Lantern Flare is one of Innistrad: Crimson Vows best cards thanks to the new Cleave mechanic. Image: Wizards of the Coast

Lantern Flare is a two-mana White instant with cleave. This is a new mechanic debuting in Innistrad: Crimson Vow that allows you to pay an alternate cost for the card in order to become an editor and gain a version of the card that is the same, but you have to remove the words in the brackets. If that sounds convoluted, please spare a thought for those of us who write or edit for a living and now have to do work while playing Magic: The Gathering.

Anyway, the card reads: "Lantern Flare deals X damage to target creature or planeswalker and you gain X life. [X is the number of creatures you control.]" Both versions of this spell are good, and there will be plenty of times where the ability to simply cast it for two mana and rely on your hefty board state for the damage is going to be a game-winner.


7. Ulvenwald Oddity // Ulvenwald Behemoth

A not-very-cute moose

The reverse side of Ulvenwald Oddity, the mighty Ulvenwald Behemoth has the ability to bring MTG games quickly to an end. Image: Wizards of the Coast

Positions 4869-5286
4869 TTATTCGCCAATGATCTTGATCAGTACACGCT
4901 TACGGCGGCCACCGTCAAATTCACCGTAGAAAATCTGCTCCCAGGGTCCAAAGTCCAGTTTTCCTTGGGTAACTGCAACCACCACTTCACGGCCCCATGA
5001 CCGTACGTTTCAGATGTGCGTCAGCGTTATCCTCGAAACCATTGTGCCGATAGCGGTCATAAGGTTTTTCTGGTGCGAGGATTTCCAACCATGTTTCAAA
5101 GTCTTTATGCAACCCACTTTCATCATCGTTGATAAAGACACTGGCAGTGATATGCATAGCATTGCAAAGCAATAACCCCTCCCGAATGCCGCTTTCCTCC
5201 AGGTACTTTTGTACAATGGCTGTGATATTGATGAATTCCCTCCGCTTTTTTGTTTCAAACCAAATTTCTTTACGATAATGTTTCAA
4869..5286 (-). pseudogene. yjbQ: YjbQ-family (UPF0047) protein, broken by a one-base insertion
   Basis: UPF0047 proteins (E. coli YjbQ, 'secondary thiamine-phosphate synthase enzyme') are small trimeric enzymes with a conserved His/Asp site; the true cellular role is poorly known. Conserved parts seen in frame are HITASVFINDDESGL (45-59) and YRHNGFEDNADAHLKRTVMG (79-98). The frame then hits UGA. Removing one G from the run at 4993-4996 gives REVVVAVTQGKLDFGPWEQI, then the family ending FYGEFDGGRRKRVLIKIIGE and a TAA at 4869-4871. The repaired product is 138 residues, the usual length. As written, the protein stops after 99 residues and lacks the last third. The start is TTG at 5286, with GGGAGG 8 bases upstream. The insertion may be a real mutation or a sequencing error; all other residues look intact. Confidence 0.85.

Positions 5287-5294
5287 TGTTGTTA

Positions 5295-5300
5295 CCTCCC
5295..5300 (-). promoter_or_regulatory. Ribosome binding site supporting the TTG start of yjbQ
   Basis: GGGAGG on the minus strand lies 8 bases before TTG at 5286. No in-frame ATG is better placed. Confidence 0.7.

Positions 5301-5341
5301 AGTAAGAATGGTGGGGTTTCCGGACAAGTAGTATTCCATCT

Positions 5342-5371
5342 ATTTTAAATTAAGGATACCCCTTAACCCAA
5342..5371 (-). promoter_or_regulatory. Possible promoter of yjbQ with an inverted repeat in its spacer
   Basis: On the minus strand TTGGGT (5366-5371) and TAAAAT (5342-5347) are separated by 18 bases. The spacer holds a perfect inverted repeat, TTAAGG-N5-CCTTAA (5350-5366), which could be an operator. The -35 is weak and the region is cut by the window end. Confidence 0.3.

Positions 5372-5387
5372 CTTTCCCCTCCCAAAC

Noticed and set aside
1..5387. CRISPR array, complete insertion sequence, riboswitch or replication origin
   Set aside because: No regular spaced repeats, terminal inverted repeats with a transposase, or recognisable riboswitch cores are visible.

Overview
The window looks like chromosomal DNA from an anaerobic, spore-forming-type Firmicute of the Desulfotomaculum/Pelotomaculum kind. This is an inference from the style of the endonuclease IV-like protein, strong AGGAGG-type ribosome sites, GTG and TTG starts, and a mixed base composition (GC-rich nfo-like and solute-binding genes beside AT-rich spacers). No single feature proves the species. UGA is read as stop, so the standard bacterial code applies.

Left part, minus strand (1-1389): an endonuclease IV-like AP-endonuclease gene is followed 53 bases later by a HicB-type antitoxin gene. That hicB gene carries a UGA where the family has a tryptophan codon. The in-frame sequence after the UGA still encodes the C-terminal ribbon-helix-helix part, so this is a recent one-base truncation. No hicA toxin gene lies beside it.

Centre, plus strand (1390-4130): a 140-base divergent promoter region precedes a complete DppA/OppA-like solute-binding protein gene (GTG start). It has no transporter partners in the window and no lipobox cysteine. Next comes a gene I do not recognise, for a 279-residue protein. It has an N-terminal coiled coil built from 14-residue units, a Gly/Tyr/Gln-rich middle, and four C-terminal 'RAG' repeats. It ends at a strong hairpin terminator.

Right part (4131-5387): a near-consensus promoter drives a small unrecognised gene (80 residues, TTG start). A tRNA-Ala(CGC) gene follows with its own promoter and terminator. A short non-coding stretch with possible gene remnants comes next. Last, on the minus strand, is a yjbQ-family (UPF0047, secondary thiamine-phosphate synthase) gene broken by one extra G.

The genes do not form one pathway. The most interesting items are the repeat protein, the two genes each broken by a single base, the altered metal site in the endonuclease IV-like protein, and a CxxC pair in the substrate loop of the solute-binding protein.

Another Green Crimson Vow card here with Ulvenwald Oddity, a four-mana 4/4 with trample and haste. As ever, that's already good, but Green always has to do more. So you can pay seven mana to transform Ulvenwald Oddity into Ulvenwald Behemoth.

Ulvenwald Behemoth is an 8/8 with trample and haste that grants all of your other creatures +1/+1 and trample and haste. Seven mana sounds like a lot to transform a card, but if you don't win the game after transforming this then things have gone horribly awry.


8. Olivia, Crimson Bride

Undead and loving it

Olivia is the star of Innistrad: Crimson Vow, so it's little surprise she's one of the MTG set's best cards. Image: Wizards of the Coast

Olivia, Crimson Bride is the protagonist of Crimson Vow, resurrecting Edgar Markov in order to get married. We all do silly things when we're in love. They're also a six-mana Black and Red 3/4 with flying and haste.